Shortage of goals clipping Wings

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Chris McCosky
The Detroit News

Los Angeles — For all the talk about systems and structure, about grit and work ethic, about goaltending, sometimes it just boils down to rudimentary elements.

Like the ability to put the puck in the net.

Of all the statistics, this one perhaps is most revealing about the Red Wings this season — they are 1-6-2 when they’ve fired 40 or more shots on goal.

For all that they’ve done well this season — and they continue to play sound, passionate hockey — they haven’t been able to string together long winning streaks because of their inability to finish at the net.

“Some guys are goal scorers,” coach Mike Babcock said after Detroit put up 47 shots in a 3-1 loss in Anaheim on Wednesday, “and some guys aren’t.”

The Wings have more of the latter.

You have to go three pages deep to find the first Red Wing among the league’s top goal scorers. Seventy-nine players show up before Pavel Datsyuk, Tomas Holmstrom and Todd Bertuzzi, each with 15 goals.

You want to put it in perspective? Sidney Crosby and Patrick Marleau lead the league with 37 goals. The Wings second scoring line combined has 31 goals. Their third line has 23.

It’s not enough. Even with all the injuries, even with having to play a more conservative style, it’s not enough.

It doesn’t matter if you are Alex Ovechkin or Darren Helm, if you are an NHL player and you have the puck in front of an open net, you are expected to score.

“You have to bury it,” Babcock said.

Valtteri Filppula should have had a hat trick Wednesday. He was set up in the slot during a power play in the second period and whistled a shot wide of an open corner of the goal. He missed two unbelievable chances at the side of the net in the third period.

Danny Cleary had several wondrous chances, but missed high on a couple of shots and got robbed on a couple of deflections. Henrik Zetterberg had six shots on goal with nothing to show for it.

“No question we had every chance in the world,” said Bertuzzi. “But Hiller was good.”

Ducks goalie Jonas Hiller was outstanding. And a hot goalie is part of the equation. But the Wings have made goalies look better than they are more times than not this season.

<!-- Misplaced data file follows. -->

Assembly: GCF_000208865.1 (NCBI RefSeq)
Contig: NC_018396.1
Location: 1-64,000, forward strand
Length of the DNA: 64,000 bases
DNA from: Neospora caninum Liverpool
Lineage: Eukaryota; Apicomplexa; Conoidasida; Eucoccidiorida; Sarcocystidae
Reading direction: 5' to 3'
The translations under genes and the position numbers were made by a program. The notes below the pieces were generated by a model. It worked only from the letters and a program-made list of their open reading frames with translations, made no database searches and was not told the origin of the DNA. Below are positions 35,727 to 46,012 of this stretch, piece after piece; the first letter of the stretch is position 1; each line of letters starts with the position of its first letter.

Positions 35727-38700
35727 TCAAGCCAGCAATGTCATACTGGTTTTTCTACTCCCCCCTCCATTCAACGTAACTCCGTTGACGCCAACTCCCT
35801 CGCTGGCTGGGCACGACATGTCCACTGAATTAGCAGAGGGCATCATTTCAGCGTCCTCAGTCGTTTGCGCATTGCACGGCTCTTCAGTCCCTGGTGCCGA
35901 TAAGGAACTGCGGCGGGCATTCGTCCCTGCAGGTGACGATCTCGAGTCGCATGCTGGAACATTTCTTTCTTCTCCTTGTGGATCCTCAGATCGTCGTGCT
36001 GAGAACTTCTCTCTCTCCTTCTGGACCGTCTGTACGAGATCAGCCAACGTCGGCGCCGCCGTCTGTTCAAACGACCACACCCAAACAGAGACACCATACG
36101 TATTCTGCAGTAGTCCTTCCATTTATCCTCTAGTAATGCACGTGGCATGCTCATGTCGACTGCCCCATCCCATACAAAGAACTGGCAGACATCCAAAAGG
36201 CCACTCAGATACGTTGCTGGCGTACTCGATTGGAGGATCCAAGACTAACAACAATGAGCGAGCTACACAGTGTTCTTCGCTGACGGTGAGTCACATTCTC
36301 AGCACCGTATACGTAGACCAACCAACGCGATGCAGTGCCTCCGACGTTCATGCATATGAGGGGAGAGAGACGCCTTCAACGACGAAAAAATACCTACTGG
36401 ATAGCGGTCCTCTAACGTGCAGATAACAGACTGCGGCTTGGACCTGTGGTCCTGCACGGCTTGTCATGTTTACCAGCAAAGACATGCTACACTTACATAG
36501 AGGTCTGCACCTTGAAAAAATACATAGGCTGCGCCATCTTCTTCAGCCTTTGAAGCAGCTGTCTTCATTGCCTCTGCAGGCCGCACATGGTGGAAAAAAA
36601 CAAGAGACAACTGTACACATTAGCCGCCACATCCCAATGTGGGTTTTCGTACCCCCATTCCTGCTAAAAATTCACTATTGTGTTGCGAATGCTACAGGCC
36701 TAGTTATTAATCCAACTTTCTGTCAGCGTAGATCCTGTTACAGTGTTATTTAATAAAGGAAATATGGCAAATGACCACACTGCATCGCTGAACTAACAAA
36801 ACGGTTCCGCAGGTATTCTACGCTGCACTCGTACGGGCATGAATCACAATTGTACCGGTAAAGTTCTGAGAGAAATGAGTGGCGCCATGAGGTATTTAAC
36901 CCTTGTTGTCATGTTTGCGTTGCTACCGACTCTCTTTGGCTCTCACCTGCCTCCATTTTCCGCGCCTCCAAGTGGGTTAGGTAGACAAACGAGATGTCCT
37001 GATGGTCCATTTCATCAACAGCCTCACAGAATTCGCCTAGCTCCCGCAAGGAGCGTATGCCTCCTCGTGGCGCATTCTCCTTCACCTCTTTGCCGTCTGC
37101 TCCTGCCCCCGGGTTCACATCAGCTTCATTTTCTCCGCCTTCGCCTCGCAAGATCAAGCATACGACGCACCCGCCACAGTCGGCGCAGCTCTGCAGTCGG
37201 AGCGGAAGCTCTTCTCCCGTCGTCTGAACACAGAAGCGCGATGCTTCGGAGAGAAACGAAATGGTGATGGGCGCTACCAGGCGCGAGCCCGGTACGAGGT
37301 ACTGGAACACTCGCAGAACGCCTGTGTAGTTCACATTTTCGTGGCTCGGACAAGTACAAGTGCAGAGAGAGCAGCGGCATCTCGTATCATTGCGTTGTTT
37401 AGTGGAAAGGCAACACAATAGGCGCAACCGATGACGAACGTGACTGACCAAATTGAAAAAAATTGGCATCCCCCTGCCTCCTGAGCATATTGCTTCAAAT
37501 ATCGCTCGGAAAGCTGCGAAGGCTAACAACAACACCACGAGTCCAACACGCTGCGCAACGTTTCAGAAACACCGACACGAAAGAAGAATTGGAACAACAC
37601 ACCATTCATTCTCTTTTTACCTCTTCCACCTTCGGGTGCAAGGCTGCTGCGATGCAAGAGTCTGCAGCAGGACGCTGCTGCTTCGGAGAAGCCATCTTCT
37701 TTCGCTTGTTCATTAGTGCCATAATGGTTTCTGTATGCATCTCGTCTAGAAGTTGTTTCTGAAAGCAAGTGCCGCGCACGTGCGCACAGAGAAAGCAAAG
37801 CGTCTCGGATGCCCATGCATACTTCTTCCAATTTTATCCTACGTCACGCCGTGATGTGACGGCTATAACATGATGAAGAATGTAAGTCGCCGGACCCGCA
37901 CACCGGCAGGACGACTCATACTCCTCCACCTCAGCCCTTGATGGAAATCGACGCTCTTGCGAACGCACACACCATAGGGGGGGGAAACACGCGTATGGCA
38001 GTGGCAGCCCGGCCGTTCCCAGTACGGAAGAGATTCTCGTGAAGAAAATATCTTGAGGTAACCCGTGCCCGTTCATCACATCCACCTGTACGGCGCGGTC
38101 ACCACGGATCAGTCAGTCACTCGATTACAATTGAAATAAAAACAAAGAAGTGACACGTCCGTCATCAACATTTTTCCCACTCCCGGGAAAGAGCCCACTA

To be fair, guys such as Helm, Patrick Eaves, Drew Miller and even Filppula aren’t expected to score 20-plus goals a year. In a normal season, Helm’s eight goals, Miller’s seven and Eaves’ nine would be considered bonuses.

No, this comes back to another rudimentary element of hockey — your best players have to be playing their best for the team to have success. And by no measure have Datsyuk and Zetterberg been as productive as the Wings need them to be.

You can add Bertuzzi and Cleary to that list, as well. There have been stretches where Bertuzzi carried the offense, but for all the scoring chances he’s had, he should have more than 15 goals, and he would be the first to tell you that.

Cleary’s numbers (12 goals, 14 assists) aren’t far off his normal pace, but his impact on the games hasn’t been as consistent.

Babcock was talking the other day about how players who miss training camp, or miss long stretches of the season, struggle to catch up to the pace of the game.

“Great players who sit out for a while come back and can’t figure out why they aren’t great anymore — it’s because they can’t catch back up to the pace,” he said.

Zetterberg and Cleary probably have a better understanding of that now. Both missed training camp and both have missed long stretches of the season with injuries. And, both have had inconsistent seasons.

Zetterberg, with 43 points in 49 games, is on pace to have his least-productive season since his second year in the league (2003-04).

Datsyuk’s reduced production is harder to figure. He went through training camp. He’s only missed two games this season. Yet, he has just 45 points in 55 games. He’s had way too many dry spells — starting the season goal-less in the first nine games, scoring twice over a 17-game span, twice over another 11-game span.

Like the team, they’ve shown flashes of catching fire, but it doesn’t burn too long. It’s not hard to see why the Wings, despite playing mostly sound defensive hockey, haven’t been able to sustain a winning streak (one four-gamer, two three-gamers) this season and why they haven’t been able to secure a foothold among the top eight teams in the West.

“I think we are going in the right direction,” Babcock said. “We just have to continue to work hard and keep asking our best players to be our best players.”

Last Updated: February 05, 2010 1:00AM